"Do I need to get the edges perfect "
No, but if you ever can do "perfect" share your technique!
Though you never said, the assumption is that you chose biscuits because
your design precludes using dowels through the one piece into the other as
the doweling would show on the one surface.
Dowels have the advantage of a secure mechanical "bond" which the
(recommended) wood glue enhances.
If there is nothing else holding the two boards together, I think the dowels
would out perform the biscuits over time.
I may have a cheap BJ, but the slots it cuts and the standard (porter cable
labeled) biscuits I bought do not mate tightly (I have pressed two biscuits
in the one slot (that's tight!) to get the mechanical fit I prefer.
Your Biscuit Jointing technique may well result in a tighter fit.
By the way, if anyone knows (for certain) if I can get the blade of my BJ
ground down to make thinner slots or a source for thinner 4" carbide blades
for a BJ - I'm interested.
I, and lots of other people here, get perfect edges whenever we want.
Do you have a specific question? I'll be glad to offer suggestions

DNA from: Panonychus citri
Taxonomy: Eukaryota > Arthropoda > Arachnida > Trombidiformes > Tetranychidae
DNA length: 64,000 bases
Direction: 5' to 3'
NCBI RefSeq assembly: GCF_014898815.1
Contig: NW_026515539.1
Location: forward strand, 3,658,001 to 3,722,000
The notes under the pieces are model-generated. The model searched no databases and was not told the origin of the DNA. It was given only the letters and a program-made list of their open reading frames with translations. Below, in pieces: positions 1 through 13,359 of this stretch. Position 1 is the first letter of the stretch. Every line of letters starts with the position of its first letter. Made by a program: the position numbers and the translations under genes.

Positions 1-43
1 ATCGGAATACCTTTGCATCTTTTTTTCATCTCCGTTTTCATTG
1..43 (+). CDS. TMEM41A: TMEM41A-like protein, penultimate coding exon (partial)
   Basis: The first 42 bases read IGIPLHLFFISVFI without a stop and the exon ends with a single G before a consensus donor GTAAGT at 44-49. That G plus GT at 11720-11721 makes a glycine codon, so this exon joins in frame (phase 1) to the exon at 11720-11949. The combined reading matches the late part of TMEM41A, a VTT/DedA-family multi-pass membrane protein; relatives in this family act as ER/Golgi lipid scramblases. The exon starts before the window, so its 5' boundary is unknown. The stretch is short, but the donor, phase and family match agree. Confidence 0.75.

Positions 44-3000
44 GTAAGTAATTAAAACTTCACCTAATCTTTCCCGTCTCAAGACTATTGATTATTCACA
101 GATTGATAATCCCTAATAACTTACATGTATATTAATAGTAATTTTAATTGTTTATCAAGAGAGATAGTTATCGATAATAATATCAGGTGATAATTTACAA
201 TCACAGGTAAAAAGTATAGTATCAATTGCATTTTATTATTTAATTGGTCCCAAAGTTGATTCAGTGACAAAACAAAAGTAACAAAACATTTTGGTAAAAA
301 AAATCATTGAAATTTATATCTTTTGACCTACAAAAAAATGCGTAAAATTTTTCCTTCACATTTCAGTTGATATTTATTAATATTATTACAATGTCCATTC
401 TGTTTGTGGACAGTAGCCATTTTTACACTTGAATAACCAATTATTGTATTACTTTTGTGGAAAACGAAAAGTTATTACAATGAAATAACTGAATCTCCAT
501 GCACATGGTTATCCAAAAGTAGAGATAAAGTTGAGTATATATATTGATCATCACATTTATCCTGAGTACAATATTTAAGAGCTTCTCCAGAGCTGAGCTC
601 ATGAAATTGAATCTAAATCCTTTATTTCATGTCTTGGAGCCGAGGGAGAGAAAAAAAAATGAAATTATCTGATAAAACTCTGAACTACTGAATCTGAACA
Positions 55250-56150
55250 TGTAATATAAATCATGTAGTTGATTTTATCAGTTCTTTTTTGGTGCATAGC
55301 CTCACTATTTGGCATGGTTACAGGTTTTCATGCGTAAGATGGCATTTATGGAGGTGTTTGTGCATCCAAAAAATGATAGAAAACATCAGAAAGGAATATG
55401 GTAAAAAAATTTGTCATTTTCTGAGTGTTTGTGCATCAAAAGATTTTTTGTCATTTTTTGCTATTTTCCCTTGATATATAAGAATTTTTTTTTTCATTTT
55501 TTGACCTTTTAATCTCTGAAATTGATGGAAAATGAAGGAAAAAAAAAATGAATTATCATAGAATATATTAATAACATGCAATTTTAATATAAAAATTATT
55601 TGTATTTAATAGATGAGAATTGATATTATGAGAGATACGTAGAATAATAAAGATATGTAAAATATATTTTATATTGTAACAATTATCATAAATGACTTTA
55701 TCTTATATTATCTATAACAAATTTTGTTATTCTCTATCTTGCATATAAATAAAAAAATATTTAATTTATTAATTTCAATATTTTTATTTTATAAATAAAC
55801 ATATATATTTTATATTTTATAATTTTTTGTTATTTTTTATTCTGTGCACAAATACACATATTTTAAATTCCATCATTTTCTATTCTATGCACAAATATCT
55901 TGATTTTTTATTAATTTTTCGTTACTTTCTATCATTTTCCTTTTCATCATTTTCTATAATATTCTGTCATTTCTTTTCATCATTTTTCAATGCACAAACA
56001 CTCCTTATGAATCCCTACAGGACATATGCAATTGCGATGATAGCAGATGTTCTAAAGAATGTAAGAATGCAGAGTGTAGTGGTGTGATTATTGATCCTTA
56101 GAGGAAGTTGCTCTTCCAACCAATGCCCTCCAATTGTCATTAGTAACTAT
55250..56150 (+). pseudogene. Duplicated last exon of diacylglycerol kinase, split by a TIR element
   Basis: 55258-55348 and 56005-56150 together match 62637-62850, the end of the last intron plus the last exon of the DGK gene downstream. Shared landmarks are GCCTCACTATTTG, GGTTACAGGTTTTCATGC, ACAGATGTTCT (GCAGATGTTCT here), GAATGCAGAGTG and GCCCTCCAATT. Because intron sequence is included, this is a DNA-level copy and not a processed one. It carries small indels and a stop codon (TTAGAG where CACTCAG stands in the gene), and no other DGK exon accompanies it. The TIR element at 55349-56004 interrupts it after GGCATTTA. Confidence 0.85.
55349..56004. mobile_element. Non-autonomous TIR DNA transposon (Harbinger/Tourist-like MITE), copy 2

and possible solutions. I'm sure others would also chime in. <G>
"I, and lots of other people here, get perfect edges whenever we want."
Wow, and do you walk on water as well?
Humor, apparently, doesn't translate well on these lists.
I was attempting a bit of tongue in cheek repartee - in my world, God does
perfect, mere mortals come close at times.
On 16 Dec 2006 17:55:59 -0800, firstname.lastname@example.org wrote:
I would either reduce the height of the piece by say one inch
Draw a square line and use a rasp to square them. It will take a bit
of work -esp if its hardwood- but you can have good control with a
You're only missing one small, inexpensive item to "square" the ends of your
boards using a tool you already own.
Forget the "saw guide" and spend a few more bucks at HD for a small roofing
Use it (either held or clamped to the board) to guide your circular saw for
the squaring end cut with your circular saw.
It's done a thousand times a day on a construction site and will be close
enough for your purposes until you gain more skill and tools.
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